Do You Have to Drive 40 in a Road Work Zone if No One Is There?

Have always wondered whether you are obliged to drive to the new speed limit (i.e. 40) in a road work area if there is literally no one there working. Like on Sundays what pisses me off is that they've still got the 40 signs and all the road work signs up but no one is working, and on normal days as well.

Nowadays I pretty much just drive the normal limit if no one is working, as does pretty much ever other single driver.

However, I'm wondering whether you could technically get fined for driving the normal limit if there is no actual work happening, or not?


  • Yes, if the signs are up, that's the speed. It's ridiculous. Hopefully at some point they will figure out that this is why so many people don't slow down for road works these days, at least 50% of the time there is no one there.

    • +7 votes

      or they are bludging in the truck


      yep that's exactly what I used to believe as well

    • +80 votes

      The 40 speed limit is not just for the safety of construction workers, but also for yours. It can mean that there is a change in traffic conditions, road surface, loose debris etc.

      • If they are working on the side of the road, or grass on the median strip, it isn't of much danger. If this is the case, and you have to go through often, this can be quite annoying.

        • +33 votes

          Next time you're annoyed, just tell yourself you'll only be home 2 minutes later. Or the cost of a commercial break.

          • @Ryanek: It's not the time, it's that they have it up when no work is being done.

            • @brendanm: the sign is as much for changed road conditions as worker safety. on my drive to work currently no workers but three lanes down to two. (profanity) ignoring workzone speed limit and also merging dangerously around cars obeying the signs.

              • @Antikythera: Yoh literally replied to a post where I stated "If they are working on the side of the road, or grass on the median strip, it isn't of much danger".

                • @brendanm: "If they are working on the side of the road"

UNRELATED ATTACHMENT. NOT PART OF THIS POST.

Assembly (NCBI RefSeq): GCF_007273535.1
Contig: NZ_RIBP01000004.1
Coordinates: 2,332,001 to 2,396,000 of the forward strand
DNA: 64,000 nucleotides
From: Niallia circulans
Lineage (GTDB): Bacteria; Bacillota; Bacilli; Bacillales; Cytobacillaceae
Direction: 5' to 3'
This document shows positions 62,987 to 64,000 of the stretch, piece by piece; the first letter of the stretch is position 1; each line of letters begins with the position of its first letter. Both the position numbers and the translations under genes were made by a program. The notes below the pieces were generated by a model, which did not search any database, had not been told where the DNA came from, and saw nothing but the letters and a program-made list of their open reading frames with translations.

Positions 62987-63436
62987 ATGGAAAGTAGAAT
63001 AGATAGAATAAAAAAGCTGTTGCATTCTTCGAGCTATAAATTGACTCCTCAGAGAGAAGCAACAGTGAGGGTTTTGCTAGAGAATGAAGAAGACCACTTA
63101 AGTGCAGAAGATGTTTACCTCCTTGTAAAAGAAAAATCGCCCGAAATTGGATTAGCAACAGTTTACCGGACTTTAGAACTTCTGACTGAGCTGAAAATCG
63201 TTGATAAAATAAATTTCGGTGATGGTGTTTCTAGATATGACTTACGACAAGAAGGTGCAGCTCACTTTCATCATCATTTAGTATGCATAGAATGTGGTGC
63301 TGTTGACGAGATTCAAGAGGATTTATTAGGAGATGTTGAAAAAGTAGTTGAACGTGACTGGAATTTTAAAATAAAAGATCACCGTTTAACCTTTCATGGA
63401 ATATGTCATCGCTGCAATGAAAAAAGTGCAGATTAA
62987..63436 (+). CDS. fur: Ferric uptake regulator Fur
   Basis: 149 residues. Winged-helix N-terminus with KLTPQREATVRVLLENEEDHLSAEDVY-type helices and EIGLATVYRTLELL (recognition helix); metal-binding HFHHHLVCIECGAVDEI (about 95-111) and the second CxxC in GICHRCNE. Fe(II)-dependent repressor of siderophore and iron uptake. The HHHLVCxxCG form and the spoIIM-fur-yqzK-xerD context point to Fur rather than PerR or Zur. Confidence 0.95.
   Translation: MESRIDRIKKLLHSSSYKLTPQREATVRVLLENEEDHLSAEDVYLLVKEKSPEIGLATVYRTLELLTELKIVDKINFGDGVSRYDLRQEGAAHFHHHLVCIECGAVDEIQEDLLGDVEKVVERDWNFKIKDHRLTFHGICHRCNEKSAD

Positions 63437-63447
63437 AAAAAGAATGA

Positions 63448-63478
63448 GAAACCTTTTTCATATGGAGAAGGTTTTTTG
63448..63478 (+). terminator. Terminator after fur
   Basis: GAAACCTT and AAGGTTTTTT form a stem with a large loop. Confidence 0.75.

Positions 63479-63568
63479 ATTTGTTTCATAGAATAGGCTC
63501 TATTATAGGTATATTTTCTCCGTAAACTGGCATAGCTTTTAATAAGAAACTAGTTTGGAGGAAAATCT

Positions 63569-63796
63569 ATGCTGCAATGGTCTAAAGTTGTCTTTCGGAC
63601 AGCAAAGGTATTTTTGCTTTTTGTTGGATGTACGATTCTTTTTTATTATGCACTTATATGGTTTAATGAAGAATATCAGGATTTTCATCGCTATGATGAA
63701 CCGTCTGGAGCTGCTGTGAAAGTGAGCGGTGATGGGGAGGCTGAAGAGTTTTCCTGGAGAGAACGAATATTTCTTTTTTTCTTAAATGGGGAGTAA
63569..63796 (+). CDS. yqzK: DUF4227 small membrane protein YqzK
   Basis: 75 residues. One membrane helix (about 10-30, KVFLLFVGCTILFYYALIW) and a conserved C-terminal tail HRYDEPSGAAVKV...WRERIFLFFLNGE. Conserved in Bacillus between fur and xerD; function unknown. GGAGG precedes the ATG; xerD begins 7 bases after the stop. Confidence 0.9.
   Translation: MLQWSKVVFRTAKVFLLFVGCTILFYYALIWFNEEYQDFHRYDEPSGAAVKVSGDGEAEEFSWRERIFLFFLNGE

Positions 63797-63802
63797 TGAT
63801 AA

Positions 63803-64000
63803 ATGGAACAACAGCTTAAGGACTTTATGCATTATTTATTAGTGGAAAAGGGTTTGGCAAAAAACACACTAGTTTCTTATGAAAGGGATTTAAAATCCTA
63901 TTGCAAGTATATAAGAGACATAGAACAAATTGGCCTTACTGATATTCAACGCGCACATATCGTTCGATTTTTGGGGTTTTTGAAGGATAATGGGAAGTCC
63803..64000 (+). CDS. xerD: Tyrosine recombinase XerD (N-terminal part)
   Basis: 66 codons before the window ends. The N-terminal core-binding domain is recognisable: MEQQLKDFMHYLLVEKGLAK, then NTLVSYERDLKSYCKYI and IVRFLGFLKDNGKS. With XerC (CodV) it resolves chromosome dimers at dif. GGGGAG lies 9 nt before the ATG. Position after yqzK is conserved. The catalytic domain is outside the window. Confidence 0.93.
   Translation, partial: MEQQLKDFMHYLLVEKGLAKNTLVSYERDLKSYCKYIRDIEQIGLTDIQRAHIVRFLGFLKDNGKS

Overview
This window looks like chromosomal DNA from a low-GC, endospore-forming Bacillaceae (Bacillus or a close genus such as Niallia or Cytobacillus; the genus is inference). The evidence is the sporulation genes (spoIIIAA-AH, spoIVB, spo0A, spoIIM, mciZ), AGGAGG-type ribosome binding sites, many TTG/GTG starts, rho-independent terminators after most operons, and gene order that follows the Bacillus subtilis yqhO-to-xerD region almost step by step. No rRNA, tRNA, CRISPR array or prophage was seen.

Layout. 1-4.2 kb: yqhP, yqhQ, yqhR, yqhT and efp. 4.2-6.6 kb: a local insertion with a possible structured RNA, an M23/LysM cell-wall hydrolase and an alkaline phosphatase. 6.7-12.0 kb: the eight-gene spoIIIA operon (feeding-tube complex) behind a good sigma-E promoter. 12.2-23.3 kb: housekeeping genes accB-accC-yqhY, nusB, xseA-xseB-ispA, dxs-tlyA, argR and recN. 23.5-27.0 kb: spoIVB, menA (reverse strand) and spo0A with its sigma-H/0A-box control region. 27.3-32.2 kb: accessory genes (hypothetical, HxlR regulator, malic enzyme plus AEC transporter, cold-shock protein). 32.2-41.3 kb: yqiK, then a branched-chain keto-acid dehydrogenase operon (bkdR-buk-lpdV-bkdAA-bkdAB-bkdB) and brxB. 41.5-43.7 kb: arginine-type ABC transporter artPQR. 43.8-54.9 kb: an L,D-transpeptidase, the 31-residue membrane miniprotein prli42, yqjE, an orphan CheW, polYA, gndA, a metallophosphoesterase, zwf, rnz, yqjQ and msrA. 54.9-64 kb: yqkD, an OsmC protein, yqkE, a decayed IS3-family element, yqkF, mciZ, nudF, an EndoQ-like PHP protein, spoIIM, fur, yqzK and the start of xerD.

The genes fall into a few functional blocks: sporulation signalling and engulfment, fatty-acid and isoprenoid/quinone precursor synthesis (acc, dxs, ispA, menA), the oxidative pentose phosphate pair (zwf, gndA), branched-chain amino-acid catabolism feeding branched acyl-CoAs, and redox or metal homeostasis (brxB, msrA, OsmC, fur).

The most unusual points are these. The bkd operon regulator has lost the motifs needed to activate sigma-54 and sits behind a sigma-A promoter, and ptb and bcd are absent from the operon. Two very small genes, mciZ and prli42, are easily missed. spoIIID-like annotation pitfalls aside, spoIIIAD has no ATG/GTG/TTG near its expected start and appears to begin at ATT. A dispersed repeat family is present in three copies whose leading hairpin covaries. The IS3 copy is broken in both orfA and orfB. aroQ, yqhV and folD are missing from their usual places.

Just out of interest, have you ever "worked at the side of the road", or for that matter, tried doing the job that these workers are doing. If perchance you have a desk job, try putting it out and work with cars passing you at 80-110K 2 meters away.

                  Safety conditions are not set for best-case scenarios…

                  • @terrys: Can people in this thread not follow conversations? I was replying to someone who said that "the speed limits aren't just for the workers, it can also be due to the road conditions".

                    So, when I mentioned them working on the side of the road, I was saying that the signs are left up even if there is no damage to the road surface.

                    At no point have I said that I, or anyone, should be speeding when people are working there.

                    No I don't have a desk job.

            • @brendanm: Shouldnt matter. There could be barricades up and other work being done that may be not be visible from your vantage point.

              • @Piranha2004: The entire site is visible. I wouldn't use it as an example otherwise.

                • @brendanm: So you think it is OK to go through a roadwork area where there isnt an emergency lane and tight concrete barriers just because you cant see anyone working on it? Dont you think it would be wise to drive to the conditions (just like you would if it was raining, slippery etc)?

                  • @Piranha2004: Where did I mention concrete barriers? Where did I mention thinking it's ok?

                    • @brendanm: Your entire argument is based upon seeing physical workers there. There are other environmental factors which you think you can ignore or make a judgement upon. Just because someone is working (or not working) on the side of the road doesnt mean there wont be any danger on the road itself. Its not hard to follow the speed limit, saves you from thinking about pointless things like whether someone is working on the side of the road or not (which in itself is a distraction).

          • @Ryanek: Who watches commercial breaks these days?

          • @Ryanek: Maybe they could take the signs down when they finish each day?

            After all, they’ll only be home 2 minutes later

        • +3 votes

          Sure it may be annoying for you, but the difference between getting hit at 40kmph and 80kmph can be life changing.
          - Personal experience working in hospital and seeing people die or be disabled from car vs car, car vs pedestrian …

          • @bs0: Well John Wick has been hit by a fair few cars in his time , definitely going greater then 40 km/h and he seems just fine. /s

      • This. Forget about who is there. The road condition is often the hazard. It's for your own safety.

        And yes it's an official limit and could be fined.

      • +14 votes